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The following are thoughts inspired by William J. Broz's May 2011 English Journal article titled "Not Reading: The 800-Pound Mockingbird in the Room." In the article, Broz discusses how many of our students choose not to read assigned texts and, instead, use the strategy of "not reading." He offers ideas about how we actually encourage this strategy, and he provides tips for what we can do to discourage it.
William J. Broz makes a bold statement when he writes that “students who can read and do not have done nothing important enough to deserve passing grades in our classes” (16). I’m sure that some may view this assertion (and maybe others) as harsh. But isn’t it the truth? If students are not reading and responding to texts, then what are they doing? Obviously we are working on other skills in our classrooms separately from those which are connected with core and choice texts, but reading is still at the heart of an English Language Arts classroom. I fear that some (many?) teachers have come to accept “not reading” as just the way things are. I’ve heard many teachers say that their students just don’t read, but I worry that we are accepting and encouraging this habit of “not reading.” I worry that we’re lowering our expectations. I believe that we need to “behave in class as if [we] expect [students] to be reading the books” (19). As Broz says, “it is what we do as classroom teachers as we set up the invitation to read that suggests to students and later confirms for them that not reading will be a successful strategy” (16). If we truly believe that reading is essential, we need to plan lessons and activities accordingly. Too many students don’t see reading assignments as having the same weight or value as work they do for other classes. When I’ve asked students why they did not complete a reading assignment, the most common response is that they had other work to do. “So you did the work for your other classes?” I ask them. “I had to” is the common response. If students don’t have to do the reading for our classes, if they don’t see the importance of assigned readings, there’s a problem.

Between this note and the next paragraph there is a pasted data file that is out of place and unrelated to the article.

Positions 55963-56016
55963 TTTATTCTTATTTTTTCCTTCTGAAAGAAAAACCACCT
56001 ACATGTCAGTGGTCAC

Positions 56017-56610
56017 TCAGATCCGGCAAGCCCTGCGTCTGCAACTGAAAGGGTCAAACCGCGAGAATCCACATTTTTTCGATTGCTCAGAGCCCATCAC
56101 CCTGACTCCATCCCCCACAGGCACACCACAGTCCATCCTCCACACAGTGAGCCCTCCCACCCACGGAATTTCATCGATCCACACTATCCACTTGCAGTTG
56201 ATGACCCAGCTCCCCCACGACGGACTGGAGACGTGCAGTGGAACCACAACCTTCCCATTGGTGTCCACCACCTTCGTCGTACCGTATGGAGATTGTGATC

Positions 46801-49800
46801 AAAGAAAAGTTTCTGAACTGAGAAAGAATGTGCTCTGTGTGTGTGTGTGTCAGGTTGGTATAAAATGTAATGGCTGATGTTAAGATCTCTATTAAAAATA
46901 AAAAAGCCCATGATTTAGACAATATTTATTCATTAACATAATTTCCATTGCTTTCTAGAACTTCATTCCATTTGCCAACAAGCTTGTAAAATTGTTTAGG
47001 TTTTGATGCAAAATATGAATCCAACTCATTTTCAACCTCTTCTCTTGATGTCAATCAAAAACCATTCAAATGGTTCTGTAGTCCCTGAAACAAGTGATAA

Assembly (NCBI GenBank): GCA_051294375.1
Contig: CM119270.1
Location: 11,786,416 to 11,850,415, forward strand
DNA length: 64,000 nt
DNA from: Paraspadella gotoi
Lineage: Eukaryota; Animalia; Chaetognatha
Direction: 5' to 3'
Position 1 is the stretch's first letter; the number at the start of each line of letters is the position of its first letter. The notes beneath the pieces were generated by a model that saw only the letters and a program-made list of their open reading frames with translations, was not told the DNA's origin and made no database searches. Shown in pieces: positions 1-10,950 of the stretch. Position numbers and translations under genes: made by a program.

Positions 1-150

I feel that most of my students have come to realize that not reading is not a viable option. I’m not terribly naïve, though—I’m sure that there are some students who are managing to squeak by here and there without reading. But I have really worked (and continue to work!) to be sure that reading assignments have a purpose and shape the focus of our class discussions and activities. I agree with Broz when he says that “in teaching literature we are teaching reading and interpretative processes, not right answers about a particular book” (16). I have my students do different reading response activities for different works. One of my favorites (which also happens to be a student favorite, too) is a response assignment I call “Talking Points." Talking Points are very similar to Broz’s reader response journals. For each reading assignment, students must have at least four or five talking points. I typically collect the talking points each class they are due. The assignment provides a great way for me to see where students are in terms of their understanding and analysis of the text as we’re reading. I’m able to read and respond to short “snippets” of analysis and gauge student understanding and progress without reading a whole essay. I hardly ever use reading guides—never with IB and very rarely with regular level classes. My regular level classes have completed Talking Points, too. I want to see what students bring to the text, not simply that they can identify certain techniques or plot points that I’ve told them to look for. Can students “not read” and get by on these Talking Points and reader response journal activities? Sure, but it’s harder. And it usually become apparent pretty quickly when students are not reading.
Along with banishing reading guides, I’ve also done away with the typical reading quiz. Thanks to the inspiration of an amazing colleague, I now do what we call “impromptu writes.” Instead of a reading quiz, I’ll pose a question or present a topic for discussion, and students have fifteen to twenty minutes to compose a response based on and supported by their reading. Sometimes the response is open book, and sometimes it’s not. Here’s an impromptu-write prompt my students responded to after reading The Woman Warrior: “Describe the primary struggle Kingston had to overcome, and explain whether or not she was successful.” Impromptu write questions at the end of our study of Chronicle of a Death Foretold included “Which character deserves the most sympathy from the reader and why?” and “Who is to blame for Santiago’s death? Explain” Sometimes I’ll give students a key passage to respond to for an impromptu write. (I use a different prompt for each class.) These writings accomplish a number of things. Once again, I’m able to read a shorter piece of writing and gauge where my students are in terms of understanding and analysis. They provide yet another writing experience in the classroom, and we work on skills such as structuring a response and integrating support with these impromptu writes. Students can’t BS these responses. They might try, but they soon learn that I would much rather they be honest….and do the reading.